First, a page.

What Makes Good Brands 'Good'

On April 10th of 2018, Mark Zuckerberg began his two-day testimony in front of Congress. He was there to help legislators better understand the gravity of data breaches and the ease with which our personal information can be used to harm the country via Facebook. Since then, Facebook has launched a new brand campaign promising to make things right by refocusing on protecting its users. After a year of intense criticism and missteps, Facebook is on an apology tour.

How did we get here? Zuckerberg has pledged to give away his entire fortune. His charity organization has given to groups like the Reach Every Reader program and the Newark Public Schools. Sheryl Sandberg encouraged us all to Lean In and ushered in a new era of women’s workplace empowerment. The noble personal efforts of these leaders highlight an important truth: it is very hard for companies to be good.

Rising tensions within the country are placing pressure on companies to pick sides. 66% of consumers want their brands to take a stand on social issues and 33% of consumers are choosing to buy from brands they think are making a positive impact. Marketers are responding with an increase in Cause Marketing. But, how do we know companies are sincere in their claims and not just faking it?

There are three things that we can look at to determine the authenticity of a company’s socially conscious messages and acts. A truly good company may not possess all of these traits, but at least two will hold true.

1. The company was born making a difference. In 1957, Yvon Chouinard started Chouinard Equipment, a mountain climbing gear company that was committed to serving elite climbers. Chouinard and his friends regularly climbed in Wyoming and at Yosemite. The young climbers were pioneers in “clean” climbing, eschewing the use of iron spikes as anchors in favor of techniques that preserved the environment. The team created innovative products to support this new sport and the business became a hit. In 1970, the company expanded its apparel line and changed its name to Patagonia.

Over the years, Patagonia has spearheaded clothing recycling programs, donated $80 mil+ to environmental groups and started Patagonia Action Works, a digital platform that informs people of local environmental activism opportunities. So when Patagonia ran an ad that said, “Don’t Buy This Jacket.” and vowed to help people repair or recycle old garments, we knew it wasn’t a marketing ploy. It was a sincere message that aligned with everything we know them to be.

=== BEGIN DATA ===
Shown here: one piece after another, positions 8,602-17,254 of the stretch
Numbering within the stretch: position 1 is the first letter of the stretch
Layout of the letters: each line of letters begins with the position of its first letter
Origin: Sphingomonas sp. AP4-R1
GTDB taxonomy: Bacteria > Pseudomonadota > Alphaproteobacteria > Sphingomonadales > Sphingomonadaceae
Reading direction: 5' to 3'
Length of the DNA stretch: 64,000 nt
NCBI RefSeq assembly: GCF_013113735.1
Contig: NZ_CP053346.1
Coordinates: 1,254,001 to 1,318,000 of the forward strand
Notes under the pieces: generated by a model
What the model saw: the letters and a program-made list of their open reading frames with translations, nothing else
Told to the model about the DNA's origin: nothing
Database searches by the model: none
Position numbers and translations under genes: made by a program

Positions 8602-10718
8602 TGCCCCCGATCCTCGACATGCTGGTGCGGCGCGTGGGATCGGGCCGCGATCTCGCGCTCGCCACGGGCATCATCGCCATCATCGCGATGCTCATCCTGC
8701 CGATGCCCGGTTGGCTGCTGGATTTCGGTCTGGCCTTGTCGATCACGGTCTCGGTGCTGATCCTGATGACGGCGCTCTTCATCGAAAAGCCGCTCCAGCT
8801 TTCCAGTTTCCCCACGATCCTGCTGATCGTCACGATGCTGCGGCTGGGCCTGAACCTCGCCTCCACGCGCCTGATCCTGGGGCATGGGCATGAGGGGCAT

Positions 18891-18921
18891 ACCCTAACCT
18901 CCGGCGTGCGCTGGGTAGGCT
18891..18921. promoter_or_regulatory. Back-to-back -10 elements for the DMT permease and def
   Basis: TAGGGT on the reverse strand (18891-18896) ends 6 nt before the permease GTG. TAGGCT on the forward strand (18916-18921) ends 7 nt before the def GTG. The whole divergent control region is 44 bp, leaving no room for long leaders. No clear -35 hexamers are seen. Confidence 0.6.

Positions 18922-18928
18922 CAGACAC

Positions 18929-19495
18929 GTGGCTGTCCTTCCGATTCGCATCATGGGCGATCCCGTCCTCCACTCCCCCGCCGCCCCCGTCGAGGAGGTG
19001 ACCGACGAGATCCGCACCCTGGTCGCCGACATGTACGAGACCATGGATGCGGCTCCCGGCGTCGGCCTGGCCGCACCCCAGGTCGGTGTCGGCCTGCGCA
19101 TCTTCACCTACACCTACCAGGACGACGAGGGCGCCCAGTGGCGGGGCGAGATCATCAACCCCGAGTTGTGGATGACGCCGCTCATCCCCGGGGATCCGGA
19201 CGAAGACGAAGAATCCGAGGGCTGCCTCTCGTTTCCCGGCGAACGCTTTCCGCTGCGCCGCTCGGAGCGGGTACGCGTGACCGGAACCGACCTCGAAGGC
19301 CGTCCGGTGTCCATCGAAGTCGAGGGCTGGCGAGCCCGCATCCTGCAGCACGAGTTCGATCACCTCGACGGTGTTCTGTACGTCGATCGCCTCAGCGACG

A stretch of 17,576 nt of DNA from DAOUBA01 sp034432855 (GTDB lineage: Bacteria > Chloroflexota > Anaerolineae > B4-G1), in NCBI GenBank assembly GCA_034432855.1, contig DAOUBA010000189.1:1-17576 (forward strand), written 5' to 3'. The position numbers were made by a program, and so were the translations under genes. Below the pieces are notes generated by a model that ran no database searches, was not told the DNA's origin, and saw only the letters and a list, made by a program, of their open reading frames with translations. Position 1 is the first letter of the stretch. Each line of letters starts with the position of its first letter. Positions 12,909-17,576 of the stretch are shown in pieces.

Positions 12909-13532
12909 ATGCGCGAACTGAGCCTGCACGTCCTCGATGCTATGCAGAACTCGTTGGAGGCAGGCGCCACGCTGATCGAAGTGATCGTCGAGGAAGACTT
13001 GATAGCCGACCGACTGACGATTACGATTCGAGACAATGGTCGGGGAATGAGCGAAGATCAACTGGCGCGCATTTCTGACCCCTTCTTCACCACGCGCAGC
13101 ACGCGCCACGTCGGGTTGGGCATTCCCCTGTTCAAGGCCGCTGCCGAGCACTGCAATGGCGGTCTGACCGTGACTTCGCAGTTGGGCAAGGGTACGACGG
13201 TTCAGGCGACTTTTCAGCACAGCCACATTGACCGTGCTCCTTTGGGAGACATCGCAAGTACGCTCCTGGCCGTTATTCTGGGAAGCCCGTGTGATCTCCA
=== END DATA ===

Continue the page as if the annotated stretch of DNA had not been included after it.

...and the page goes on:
2. The cause and the business are intertwined. Companies that truly care about a social issue tie that cause to their business. Whether the causes are new or old, they align to their values, products, marketing and employee programs. And, they maintain their commitment over long periods of time. This consistency maximizes the positive impact and makes the cause a seamless part of the company’s brand identity.

Warby Parker was founded in 2010 to provide affordable glasses to everyone who needs them. As part of its mission, the team works with VisionSpring to ensure that for each pair of glasses sold, a pair is distributed to someone in need. Because of the connection to its business, every marketing campaign reinforces this commitment and helps to increase the impact. To date, the company has distributed 4 mil free glasses to people all over the world.

3. They do the right thing. The gold standard for ethical business decisions is the Johnson & Johnson cyanide scare. In September of 1982, seven people died after taking cyanide-laced extra-strength Tylenol capsules sold in five Chicago stores. The company spent $100 mil to recall 31 mil bottles of Tylenol from every corner of the US, not just the affected Chicago area. As a part of the effort, they set-up a hotline and offered free replacement product in a safer tablet form. Two months later, they re-launched the entire product line in tamper proof containers. CEO James Burke’s swift action saved lives and upheld their credo, “We believe our first responsibility is to the doctors, nurses and patients, to mothers and fathers and all others who use our products and services.” A year later, the company regained 70% of its lost market share and the trust of consumers.

When confronted with difficult choices, good companies favor their conscience ahead of the bottom line. After all, it is easy to make ethical decisions when nothing is at stake. You learn what brands, and people, are all about when the choices are hard.

The real truth about brands always bears out. Good companies may make mistakes, but they will always find their way back to who they really are. Because at the center of every brand are the true values that drive all decisions in a company. These values can be explicitly stated, but a lot of times they are not. We may only see the truth in how they treat employees, design products, manage vendors, select new hires, align with causes, market their brand and tackle challenges.

Over the coming months and years, as Mr. Zuckerberg and his team decide how to move forward, we will all see whether Facebook is sincere in its efforts to be a good company or if it is faking it. One thing is for sure, we will all be able to tell the difference.

- Lisel Welden